New information has come to light regarding the theft of $81 million from Bangladesh’s central bank. This security breach has now come to be known as one of the largest cyberheists in history, spreading panic amongst the global financial system.
Investigators revealed that evidence has been found regarding three hacking groups involved in the theft in the Great Bangladesh bank heist of 2016.
Two of these groups pertain to two nation states. And they may have been aided by an insider according to the preliminary investigation.
But it was the third as of yet unidentified group that was responsible for planning and pulling off the heist allegedly.
The Third Group was Responsible for Pulling off the Heist
Until now, the third group behind the hack was not identified, the one responsible for the Bangladeshi Job as believed by the investigators.
FireEye Inc. the forensic security firm hired to investigate the breach at bank, have found fingerprints of hackers believed to be from Pakistan and North Korea. Efforts are still ongoing to identify whether the third group was a criminal organization or another agent from another nation.
What we Know About the Hack and Bangladesh bank heist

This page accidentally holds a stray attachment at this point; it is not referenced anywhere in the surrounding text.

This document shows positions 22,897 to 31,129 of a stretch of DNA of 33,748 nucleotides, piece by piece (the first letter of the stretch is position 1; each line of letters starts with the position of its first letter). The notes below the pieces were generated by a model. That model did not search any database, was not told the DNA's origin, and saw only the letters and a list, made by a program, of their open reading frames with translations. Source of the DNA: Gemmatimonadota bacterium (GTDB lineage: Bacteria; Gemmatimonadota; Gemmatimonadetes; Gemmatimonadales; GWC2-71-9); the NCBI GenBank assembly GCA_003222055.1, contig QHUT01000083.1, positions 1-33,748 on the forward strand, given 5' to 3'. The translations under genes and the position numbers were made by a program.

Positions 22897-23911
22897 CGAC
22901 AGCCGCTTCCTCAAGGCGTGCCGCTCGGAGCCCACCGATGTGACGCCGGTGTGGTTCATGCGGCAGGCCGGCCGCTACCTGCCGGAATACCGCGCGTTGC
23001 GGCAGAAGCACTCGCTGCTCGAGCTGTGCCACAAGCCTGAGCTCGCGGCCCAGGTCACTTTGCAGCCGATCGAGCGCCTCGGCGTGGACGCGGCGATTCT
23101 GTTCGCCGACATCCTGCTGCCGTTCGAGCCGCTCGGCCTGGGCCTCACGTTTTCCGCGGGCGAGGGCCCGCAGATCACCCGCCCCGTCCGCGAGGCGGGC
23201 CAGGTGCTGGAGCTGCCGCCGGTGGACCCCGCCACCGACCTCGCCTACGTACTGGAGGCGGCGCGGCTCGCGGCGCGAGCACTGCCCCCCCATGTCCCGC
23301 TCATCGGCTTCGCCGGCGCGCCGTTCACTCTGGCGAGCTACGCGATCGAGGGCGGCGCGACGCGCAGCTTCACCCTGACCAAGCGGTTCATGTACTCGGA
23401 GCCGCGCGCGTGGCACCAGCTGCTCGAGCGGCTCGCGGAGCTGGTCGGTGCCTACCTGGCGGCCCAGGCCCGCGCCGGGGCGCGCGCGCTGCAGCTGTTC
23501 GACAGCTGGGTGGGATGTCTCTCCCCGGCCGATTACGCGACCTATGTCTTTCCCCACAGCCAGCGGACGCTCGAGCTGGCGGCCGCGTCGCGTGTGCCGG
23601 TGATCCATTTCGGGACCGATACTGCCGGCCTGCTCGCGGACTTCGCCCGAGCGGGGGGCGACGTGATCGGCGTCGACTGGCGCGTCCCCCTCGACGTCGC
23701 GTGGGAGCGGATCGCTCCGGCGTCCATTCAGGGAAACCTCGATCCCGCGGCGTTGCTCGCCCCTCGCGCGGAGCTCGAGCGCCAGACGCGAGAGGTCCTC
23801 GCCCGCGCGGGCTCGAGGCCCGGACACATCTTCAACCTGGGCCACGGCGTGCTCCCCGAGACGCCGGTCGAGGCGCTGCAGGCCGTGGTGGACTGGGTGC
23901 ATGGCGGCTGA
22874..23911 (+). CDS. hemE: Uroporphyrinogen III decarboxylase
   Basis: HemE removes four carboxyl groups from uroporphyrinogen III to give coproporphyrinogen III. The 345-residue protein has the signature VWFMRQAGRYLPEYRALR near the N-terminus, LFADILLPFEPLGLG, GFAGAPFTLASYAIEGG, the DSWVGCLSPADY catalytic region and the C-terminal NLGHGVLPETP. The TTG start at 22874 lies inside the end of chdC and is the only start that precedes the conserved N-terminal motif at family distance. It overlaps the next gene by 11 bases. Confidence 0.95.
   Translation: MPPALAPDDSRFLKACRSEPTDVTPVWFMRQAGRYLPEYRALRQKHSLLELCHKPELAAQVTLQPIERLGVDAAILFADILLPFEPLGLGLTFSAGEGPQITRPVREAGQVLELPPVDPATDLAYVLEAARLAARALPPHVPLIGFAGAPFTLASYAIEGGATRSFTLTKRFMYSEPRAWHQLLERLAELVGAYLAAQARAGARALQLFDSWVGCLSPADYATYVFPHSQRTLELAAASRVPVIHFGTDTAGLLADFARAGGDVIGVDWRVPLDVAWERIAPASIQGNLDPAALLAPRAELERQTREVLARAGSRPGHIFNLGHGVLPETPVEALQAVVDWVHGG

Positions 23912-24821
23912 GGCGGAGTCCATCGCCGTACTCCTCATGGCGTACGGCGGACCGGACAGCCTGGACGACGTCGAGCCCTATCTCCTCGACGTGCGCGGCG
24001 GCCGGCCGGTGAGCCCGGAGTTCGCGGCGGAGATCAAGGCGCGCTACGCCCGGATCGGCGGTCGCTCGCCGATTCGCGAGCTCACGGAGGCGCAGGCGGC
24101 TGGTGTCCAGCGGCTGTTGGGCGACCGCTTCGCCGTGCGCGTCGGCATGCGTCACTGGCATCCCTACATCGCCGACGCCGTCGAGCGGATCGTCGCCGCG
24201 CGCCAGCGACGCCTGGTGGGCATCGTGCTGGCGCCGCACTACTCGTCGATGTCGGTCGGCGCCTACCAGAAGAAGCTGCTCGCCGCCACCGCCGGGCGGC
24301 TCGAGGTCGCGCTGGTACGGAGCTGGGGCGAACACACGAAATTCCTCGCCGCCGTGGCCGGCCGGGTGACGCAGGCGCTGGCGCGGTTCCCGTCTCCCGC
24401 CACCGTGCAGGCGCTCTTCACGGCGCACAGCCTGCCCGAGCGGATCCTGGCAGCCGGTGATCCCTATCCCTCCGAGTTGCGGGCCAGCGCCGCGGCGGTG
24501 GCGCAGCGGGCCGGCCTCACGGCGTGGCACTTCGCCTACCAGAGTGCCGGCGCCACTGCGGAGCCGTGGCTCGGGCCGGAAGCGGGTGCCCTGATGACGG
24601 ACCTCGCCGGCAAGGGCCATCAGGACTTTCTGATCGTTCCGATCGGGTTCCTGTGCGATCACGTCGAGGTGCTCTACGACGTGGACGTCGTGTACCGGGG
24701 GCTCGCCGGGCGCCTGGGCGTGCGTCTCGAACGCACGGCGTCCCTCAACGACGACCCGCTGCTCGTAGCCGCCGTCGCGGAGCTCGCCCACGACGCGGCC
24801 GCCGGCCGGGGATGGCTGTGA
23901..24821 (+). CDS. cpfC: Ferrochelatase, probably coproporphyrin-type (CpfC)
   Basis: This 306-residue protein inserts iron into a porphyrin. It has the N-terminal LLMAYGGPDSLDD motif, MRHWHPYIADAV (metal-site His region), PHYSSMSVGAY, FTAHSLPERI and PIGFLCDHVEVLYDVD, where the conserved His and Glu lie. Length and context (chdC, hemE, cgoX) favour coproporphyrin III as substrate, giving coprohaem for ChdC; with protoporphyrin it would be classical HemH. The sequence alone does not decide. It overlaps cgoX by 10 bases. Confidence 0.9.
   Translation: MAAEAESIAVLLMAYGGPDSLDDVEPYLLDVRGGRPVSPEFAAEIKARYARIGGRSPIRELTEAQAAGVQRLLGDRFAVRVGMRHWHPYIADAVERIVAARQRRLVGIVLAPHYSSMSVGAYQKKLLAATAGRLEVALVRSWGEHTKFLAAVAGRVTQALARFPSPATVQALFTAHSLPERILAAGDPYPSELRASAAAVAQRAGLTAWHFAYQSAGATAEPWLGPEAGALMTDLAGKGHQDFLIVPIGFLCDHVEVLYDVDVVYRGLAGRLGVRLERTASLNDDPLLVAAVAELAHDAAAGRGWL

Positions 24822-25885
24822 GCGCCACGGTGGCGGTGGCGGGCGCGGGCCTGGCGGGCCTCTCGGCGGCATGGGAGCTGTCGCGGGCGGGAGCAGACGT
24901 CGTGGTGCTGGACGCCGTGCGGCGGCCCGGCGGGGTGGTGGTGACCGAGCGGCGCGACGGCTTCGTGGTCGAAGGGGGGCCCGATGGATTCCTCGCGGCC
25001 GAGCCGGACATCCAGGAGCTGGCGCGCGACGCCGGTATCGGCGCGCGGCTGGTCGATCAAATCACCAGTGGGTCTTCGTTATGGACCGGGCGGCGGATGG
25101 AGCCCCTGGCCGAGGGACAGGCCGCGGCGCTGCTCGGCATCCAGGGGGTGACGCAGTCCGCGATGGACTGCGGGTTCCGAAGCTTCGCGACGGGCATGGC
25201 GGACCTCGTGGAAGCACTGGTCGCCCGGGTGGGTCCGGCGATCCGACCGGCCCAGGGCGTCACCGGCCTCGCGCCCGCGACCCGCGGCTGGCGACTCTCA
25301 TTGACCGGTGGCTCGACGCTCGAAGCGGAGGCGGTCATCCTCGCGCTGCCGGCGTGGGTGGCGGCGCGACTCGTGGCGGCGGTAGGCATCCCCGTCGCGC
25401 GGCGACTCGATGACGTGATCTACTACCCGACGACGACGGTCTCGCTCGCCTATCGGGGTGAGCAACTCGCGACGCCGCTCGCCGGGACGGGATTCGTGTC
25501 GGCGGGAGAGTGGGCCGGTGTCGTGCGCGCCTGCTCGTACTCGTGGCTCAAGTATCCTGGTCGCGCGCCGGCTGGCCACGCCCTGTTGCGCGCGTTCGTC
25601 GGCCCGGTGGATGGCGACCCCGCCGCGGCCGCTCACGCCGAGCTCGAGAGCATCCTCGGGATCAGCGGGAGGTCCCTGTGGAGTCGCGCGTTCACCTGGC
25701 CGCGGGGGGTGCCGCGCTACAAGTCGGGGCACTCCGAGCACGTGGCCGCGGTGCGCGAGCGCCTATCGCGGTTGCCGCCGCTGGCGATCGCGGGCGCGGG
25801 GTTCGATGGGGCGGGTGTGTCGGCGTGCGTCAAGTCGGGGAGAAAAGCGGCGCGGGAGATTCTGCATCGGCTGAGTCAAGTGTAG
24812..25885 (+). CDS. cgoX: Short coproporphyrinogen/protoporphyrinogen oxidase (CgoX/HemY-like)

The cyber heist took one year worth of planning to execute. It targeted the Swift messaging system in use by banks worldwide and the Central bank’s accounts in the Federal Reserve Bank of New York, leading to panic in global financial circles. Even members of the US Congress took notice of the hack and raised questions about the lapse in security.
“These guys started to lay the groundwork for their hack or their robbery a year ago. They set up their false accounts, with false IDs,” said Leonard Schrank, who was Swift’s chief executive officer for 15 years through 2007. “It was really well thought through, and they found a very weak link, which they exploited.”
The Swift system is responsible for moving hundreds of billions of dollars every day all across the world.
The hackers, according to the forensic firm, may have taken advantage of either negligence done on part of the central bank’s employees or the issue goes more than just that of negligence.
They pointed to the moves made by the central bank last year in not upgrading the Swift systems ‘according to the agreed plan,’ as some technicians from Swift remarked during the upgradation process.
However, Swift, on its website, rubbished all such claims.
Simple Spelling Errors Prevented the Bank from Losing Billions
Interestingly, the amount of money stolen via the hack could’ve potentially run into billions if the hackers did not fail in basic spelling errors. Before they could do some major damage, the hack was discovered.
The Bangladesh bank heist of March 2016 serves as a grim reminder of how money can be digitally and effortlessly stolen without the need for robbers to be physically present at banks. Will this become the norm in the 21st century? Your guess is as good as ours.